Scuffles and traffic accidents involving US military personnel sometimes lead to sporadic protests, but the anger over sexual exploitation and violence has been more persistent, as it touches sensitive issues relating to safety of women. This emerged as a serious problem in Japan around 1945 as several cases of rapes by US military personnel were reported. However the solution found by the Japanese authorities, in consultation with US military authorities, turned out to be no less objectionable.  As many as about 55,000 Japanese girls and women were recruited to provide sexual services or to serve as ‘comfort women’ for those US soldiers who had been described till recently as the worst enemies of the country. This was happening while allegations of horrible sexual violence by Japanese soldiers earlier in the war were pouring in from China and elsewhere. To organize this network of over 50,000 women a Recreation and Amusement Association (RAA) was set up, also called the Special Comfort Facilities Association. The subsequent STD explosion, more than the moral outrage, which followed forced the US and Japanese authorities to soon shut this formal structure, while informal services continued longer.

In S.Korea when there were increasing reports of anger over the proliferation of prostitution around military bases, the authorities thought of reducing local resentments by facilitating the entry of more foreign sex-workers in these places, but this in this turn led to overall increase in trafficking with its other adverse impacts.

There have been frequent complaints of environmental degradation caused by the military bases. The military bases ask sometimes not to be covered by local environmental laws, while US laws also do not apply to them. These problems can be more serious in places in Okinawa where there is a concentration of many bases.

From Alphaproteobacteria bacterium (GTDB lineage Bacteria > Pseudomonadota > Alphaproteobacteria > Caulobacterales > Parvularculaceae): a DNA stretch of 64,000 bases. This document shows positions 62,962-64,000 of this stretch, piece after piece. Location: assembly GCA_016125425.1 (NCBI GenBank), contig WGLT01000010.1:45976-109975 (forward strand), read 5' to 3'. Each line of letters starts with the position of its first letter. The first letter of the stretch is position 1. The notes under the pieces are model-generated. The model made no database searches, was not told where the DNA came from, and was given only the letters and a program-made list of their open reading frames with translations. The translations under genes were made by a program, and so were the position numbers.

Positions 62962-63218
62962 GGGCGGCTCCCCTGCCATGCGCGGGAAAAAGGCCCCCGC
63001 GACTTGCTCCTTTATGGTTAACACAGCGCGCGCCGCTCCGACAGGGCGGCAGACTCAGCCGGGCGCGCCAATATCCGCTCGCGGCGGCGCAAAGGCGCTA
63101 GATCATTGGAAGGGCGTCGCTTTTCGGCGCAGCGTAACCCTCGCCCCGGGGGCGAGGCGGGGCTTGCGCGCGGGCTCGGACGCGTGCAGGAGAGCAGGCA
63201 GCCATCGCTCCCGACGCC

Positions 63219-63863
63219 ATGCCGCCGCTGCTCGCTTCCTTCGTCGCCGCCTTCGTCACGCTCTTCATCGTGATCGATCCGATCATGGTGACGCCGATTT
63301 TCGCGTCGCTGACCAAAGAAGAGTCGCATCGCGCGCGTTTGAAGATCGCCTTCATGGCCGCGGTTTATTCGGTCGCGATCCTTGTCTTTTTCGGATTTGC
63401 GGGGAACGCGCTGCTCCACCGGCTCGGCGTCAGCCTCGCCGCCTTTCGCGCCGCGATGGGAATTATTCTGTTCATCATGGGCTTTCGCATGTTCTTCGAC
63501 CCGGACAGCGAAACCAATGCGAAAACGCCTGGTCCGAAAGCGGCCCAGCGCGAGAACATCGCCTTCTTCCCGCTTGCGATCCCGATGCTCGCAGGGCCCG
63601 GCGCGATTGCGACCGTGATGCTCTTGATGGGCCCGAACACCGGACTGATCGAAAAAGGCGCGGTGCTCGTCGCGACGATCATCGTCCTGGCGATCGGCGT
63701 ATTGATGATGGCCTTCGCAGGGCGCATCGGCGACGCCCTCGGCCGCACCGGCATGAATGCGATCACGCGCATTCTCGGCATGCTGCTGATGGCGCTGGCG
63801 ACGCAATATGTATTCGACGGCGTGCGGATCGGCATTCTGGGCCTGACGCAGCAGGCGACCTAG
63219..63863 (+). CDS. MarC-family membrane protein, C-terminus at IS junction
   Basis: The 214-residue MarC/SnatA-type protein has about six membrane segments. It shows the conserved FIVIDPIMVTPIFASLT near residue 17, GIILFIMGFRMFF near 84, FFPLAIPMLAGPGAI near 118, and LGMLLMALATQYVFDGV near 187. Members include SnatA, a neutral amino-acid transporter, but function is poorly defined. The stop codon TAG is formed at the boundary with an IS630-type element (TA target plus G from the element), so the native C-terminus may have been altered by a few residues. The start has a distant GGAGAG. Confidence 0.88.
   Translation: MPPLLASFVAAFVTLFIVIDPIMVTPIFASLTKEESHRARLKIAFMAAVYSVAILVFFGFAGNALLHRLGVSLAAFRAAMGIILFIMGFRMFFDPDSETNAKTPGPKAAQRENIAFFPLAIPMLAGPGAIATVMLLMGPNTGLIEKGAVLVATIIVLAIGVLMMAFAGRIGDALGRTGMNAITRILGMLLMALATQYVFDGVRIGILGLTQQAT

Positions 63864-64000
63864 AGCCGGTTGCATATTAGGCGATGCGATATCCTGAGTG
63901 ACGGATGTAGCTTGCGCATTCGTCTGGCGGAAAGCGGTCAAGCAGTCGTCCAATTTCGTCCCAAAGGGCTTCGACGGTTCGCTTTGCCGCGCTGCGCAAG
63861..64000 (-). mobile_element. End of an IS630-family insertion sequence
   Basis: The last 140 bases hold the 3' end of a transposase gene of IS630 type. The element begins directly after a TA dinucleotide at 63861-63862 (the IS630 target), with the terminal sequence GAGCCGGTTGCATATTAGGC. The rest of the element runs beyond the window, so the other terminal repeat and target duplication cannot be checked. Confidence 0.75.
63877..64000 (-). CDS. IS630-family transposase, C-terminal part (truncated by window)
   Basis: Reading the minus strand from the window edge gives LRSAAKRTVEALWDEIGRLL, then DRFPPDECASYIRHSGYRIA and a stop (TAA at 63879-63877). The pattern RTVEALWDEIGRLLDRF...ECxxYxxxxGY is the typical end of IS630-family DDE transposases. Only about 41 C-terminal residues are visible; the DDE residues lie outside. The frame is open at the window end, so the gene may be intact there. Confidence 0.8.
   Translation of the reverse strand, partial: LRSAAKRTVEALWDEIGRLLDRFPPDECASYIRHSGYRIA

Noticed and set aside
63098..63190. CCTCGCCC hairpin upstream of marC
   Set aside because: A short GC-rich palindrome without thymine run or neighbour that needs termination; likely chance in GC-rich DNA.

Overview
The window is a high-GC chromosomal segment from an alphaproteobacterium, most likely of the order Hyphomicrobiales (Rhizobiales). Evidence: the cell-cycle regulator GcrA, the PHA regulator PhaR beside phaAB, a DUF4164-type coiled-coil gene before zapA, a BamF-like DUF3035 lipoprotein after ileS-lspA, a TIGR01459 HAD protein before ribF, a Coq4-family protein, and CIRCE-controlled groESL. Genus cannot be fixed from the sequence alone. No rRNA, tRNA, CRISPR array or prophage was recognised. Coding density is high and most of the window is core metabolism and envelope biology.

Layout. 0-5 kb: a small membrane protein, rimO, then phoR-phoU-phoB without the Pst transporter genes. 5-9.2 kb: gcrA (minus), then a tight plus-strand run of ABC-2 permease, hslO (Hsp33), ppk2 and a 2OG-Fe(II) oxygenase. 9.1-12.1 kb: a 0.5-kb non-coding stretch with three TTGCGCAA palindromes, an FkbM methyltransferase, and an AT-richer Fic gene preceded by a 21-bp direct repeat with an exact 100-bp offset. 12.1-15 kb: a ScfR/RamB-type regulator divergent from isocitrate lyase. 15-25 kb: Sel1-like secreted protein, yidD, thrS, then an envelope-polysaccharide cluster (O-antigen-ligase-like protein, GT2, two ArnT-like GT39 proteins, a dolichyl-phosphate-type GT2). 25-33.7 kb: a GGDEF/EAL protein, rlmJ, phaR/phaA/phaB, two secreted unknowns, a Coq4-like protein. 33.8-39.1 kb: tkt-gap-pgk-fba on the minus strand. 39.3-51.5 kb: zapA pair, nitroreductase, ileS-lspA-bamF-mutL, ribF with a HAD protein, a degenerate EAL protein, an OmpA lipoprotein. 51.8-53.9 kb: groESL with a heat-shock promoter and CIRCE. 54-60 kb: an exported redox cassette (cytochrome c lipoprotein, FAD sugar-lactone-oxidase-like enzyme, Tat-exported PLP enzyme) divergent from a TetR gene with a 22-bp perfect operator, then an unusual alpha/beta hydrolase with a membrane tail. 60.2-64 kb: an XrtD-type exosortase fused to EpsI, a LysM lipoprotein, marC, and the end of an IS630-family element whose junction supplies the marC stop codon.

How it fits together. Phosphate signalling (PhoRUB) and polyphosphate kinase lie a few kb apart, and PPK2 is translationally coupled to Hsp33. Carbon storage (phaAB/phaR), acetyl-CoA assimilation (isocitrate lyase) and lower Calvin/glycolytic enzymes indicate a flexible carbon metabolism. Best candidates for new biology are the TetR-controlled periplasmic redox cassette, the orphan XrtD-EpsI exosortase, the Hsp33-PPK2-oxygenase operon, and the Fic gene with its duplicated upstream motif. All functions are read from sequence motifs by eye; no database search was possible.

The existence of these military bases is sometimes used or publicized as a protection for themselves by authoritarian rulers who are close allies of the USA. Hence these become a hostile force for democracy movements and aspirations.

An important function of these military bases is to function as a launching pad for wars and military interventions of the USA and to facilitate these. People of several countries may have sympathized a lot with Vietnamese resistance, but they could not prevent the US military bases located in their countries from being used by the US forces against the people of Vietnam. Similarly in the case of highly unjust invasions of Iraq, such military bases were used.

The fact that highly destructive weapons are likely to be stored in these bases is another serious risk. The USA has about 150 of its nuclear weapons deployed in five European countries. It is widely believed that many US nuclear weapons were earlier kept elsewhere too outside the USA.

At a wider level also, to avert the military dominance of the entire world by a single country, and to prevent the misuse of this dominance to inflict several injustices, this proliferation of military bases all over the world must be opposed.

Bharat Dogra is Honorary Convener, Campaign to Save Earth Now. His recent books include Planet in Peril, A Day in 2071 and Protecting Earth for Children.